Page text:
The case, to which the ECB did not put in a defence, is a much greater landmark for women than the vote by Carlton Club members. The tribunal ruled that Theresa Harrild was a victim of sex discrimination, unanimously accepting her account of events as "truthful". Ms Harrild told the tribunal that, when she became pregnant by one of her colleagues at the ECB, she was pressured into having an abortion. The ECB paid for the operation in cash, she claimed, after the chief executive, Tim Lamb, told her she could not be considered for promotion if she had children. Some time after the termination, when she was suffering from depression, she was told she was being dismissed and offered pounds 1,000 to be "a good girl". Mr Lamb is now denying the allegations.
Ms Harrild painted a picture of the ECB as an organisation where misogyny was rife, with senior members of staff regularly making "crude and derogatory remarks about women". Members of the England women's cricket team, she said, "were continually referred to as lesbians and dykes". Her case, which follows last month's decision by members of the MCC not to admit women, provides a startling insight into an anachronistic area of the sporting world in which women are routinely regarded as different - and sends a powerful message that such attitudes will no longer be tolerated.
While cricket may be a special case, in which discrimination appears to be more deeply entrenched than in society in general, the conduct of the ECB is a salutary reminder of what women are up against. Ms Harrild had no idea, when she took a job there in June 1996, of the kind of organisation she would be working for. She enjoyed her pounds 14,000-a-year post until she became aware of what she called the "sexist atmosphere" - a phrase which, in these days of upbeat, can-do feminism, has a distinctly dated ring to it.
It's easy to imagine, when we look at the record number of women in the House of Commons, that the big battles have been won. The crusading language of two or three decades ago, the call to arms in books such as The Female Eunuch, sounds strident and confrontational to young women who grew up in a decade when Britain had its first woman prime minister.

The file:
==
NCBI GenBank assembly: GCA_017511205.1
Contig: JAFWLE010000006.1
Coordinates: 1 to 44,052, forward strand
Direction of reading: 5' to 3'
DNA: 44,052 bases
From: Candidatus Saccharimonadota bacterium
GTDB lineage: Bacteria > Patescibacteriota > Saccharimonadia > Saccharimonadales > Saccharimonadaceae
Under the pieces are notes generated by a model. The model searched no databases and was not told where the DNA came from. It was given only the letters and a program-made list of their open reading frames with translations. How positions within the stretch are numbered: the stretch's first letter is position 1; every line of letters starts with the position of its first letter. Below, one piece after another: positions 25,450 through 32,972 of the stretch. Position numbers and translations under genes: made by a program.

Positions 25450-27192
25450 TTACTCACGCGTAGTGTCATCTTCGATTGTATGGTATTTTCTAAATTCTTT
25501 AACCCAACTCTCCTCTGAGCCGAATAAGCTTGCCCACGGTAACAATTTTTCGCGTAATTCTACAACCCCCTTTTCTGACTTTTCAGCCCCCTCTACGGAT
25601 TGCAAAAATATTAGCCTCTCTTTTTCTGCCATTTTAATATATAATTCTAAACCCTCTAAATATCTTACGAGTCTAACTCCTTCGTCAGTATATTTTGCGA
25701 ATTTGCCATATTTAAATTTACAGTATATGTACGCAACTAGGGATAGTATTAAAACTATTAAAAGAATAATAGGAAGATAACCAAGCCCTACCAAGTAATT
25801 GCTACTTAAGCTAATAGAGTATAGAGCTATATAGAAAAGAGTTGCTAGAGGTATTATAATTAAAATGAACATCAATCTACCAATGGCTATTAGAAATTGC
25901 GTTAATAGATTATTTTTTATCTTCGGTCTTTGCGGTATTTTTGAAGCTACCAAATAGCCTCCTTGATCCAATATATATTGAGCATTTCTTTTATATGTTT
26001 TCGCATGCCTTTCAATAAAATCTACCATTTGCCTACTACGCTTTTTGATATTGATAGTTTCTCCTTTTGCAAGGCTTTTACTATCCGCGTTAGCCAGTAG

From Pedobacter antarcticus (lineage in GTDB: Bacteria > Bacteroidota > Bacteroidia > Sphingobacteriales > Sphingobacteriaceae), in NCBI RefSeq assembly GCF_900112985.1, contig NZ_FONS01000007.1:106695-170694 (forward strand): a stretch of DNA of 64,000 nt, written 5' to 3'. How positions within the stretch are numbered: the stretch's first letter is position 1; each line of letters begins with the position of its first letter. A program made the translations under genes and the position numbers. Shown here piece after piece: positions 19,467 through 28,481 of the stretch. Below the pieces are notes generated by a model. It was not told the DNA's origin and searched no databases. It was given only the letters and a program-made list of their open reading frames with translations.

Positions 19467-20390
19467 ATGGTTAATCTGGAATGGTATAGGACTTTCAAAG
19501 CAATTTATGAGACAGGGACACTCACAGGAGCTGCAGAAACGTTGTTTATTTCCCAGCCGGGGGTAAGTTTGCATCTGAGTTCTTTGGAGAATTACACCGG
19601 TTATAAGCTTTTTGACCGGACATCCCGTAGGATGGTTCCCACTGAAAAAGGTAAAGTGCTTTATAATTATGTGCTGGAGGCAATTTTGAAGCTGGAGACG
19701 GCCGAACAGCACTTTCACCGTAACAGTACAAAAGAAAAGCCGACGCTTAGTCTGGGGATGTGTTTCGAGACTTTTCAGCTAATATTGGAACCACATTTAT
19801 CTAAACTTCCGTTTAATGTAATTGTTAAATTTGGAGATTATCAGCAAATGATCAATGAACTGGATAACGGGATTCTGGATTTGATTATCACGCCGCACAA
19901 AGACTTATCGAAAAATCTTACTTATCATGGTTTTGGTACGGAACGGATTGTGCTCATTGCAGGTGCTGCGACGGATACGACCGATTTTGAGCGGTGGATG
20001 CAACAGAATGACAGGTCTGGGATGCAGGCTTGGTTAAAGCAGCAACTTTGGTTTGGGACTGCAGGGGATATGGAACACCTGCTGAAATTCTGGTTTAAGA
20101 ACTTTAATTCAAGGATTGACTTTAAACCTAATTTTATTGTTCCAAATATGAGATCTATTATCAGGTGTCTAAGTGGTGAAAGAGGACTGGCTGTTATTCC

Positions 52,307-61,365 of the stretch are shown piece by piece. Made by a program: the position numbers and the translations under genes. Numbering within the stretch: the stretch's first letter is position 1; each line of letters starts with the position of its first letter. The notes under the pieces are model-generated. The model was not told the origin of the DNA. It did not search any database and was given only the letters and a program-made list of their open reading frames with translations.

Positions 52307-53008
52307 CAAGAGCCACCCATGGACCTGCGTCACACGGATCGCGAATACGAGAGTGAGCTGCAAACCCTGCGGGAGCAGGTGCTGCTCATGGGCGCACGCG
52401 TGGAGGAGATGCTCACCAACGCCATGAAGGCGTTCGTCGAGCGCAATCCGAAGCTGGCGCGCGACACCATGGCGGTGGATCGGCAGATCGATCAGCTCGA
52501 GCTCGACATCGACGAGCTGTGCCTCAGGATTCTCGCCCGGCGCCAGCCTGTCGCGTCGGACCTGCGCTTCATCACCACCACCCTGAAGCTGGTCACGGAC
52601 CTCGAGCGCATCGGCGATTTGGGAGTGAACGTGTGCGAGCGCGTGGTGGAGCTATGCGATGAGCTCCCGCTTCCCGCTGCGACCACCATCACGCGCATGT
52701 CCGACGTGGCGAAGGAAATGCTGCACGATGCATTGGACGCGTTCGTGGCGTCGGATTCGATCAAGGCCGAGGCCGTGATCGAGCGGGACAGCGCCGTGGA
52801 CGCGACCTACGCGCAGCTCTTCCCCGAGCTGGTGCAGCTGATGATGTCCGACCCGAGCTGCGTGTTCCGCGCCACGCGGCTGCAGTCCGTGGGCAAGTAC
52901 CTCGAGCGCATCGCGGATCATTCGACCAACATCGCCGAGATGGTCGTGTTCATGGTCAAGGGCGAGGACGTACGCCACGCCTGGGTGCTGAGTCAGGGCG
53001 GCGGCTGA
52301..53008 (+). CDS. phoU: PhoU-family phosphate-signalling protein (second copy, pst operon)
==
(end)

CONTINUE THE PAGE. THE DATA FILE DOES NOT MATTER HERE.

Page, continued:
"Feminism is about equality for women, nothing more nor less," Natasha Walter argues in her book, The New Feminism. This would be fine in a world where men and women have exactly the same goals and can work together.
But the truth is that we inhabit a culture where a woman's place, her right to be treated on equal terms, cannot be taken for granted - and is not even universally viewed as desirable.
This week's supposedly historic vote of the Carlton Club has yet to be ratified by its general committee - and two out of five members voted against admitting women. For Theresa Harrild, plunged into a milieu where female employees are not valued as much as their male colleagues and pregnancy an inconvenience, it is the language of traditional feminism.
"On one occasion I heard one male member of staff say that a female staff member needed her legs prised open with a cricket bat," she said. That such remarks could be made openly in the 1990s, in the hearing of women employees, demonstrates that the demand for equality in jobs, wages, childcare - the clarion call of the New Feminism - is not enough. The reason we don't yet have those things, or have achieved them only partially, is not just a matter of outdated working practices. If that were the case, all women would need to do is point out instances of unfairness - as we have, vociferously, since the late 1960s - and the injustice would immediately be remedied.
This is not how the world operates. The awkward reality, which some of the New Feminists have yet to experience for themselves, is a deep-seated loathing of women which has led to our systematic exclusion from certain types of organisations. The Carlton Club, which has kept women out for 166 years, has not maintained its ban on female members because of an oversight. Nor has the Garrick. The unstated raison d'etre of these men- only establishments is to provide members with a space they don't have to share with women - except in the capacity of waitresses.
Of course this isn't true of all men. From the beginning, men like William Godwin and John Stuart Mill were outspoken advocates of women's rights. But a generation of young women has grown up, protected from the unpleasant fact of misogyny, largely as a result of the struggles of women who are now in their 50s and 60s. These days, woman-hating tends to be subterranean, concealing itself in pockets, but that doesn't mean it no longer exists. It isn't much comfort to Theresa Harrild, driven to a nervous breakdown by attitudes which are supposed to have died out, to suggest that her case has done other women a service. But it serves as a vivid reminder of why we are excluded from some areas of life - of the fact that misogyny, even if it has gone underground, is as virulent and destructive as everReuse content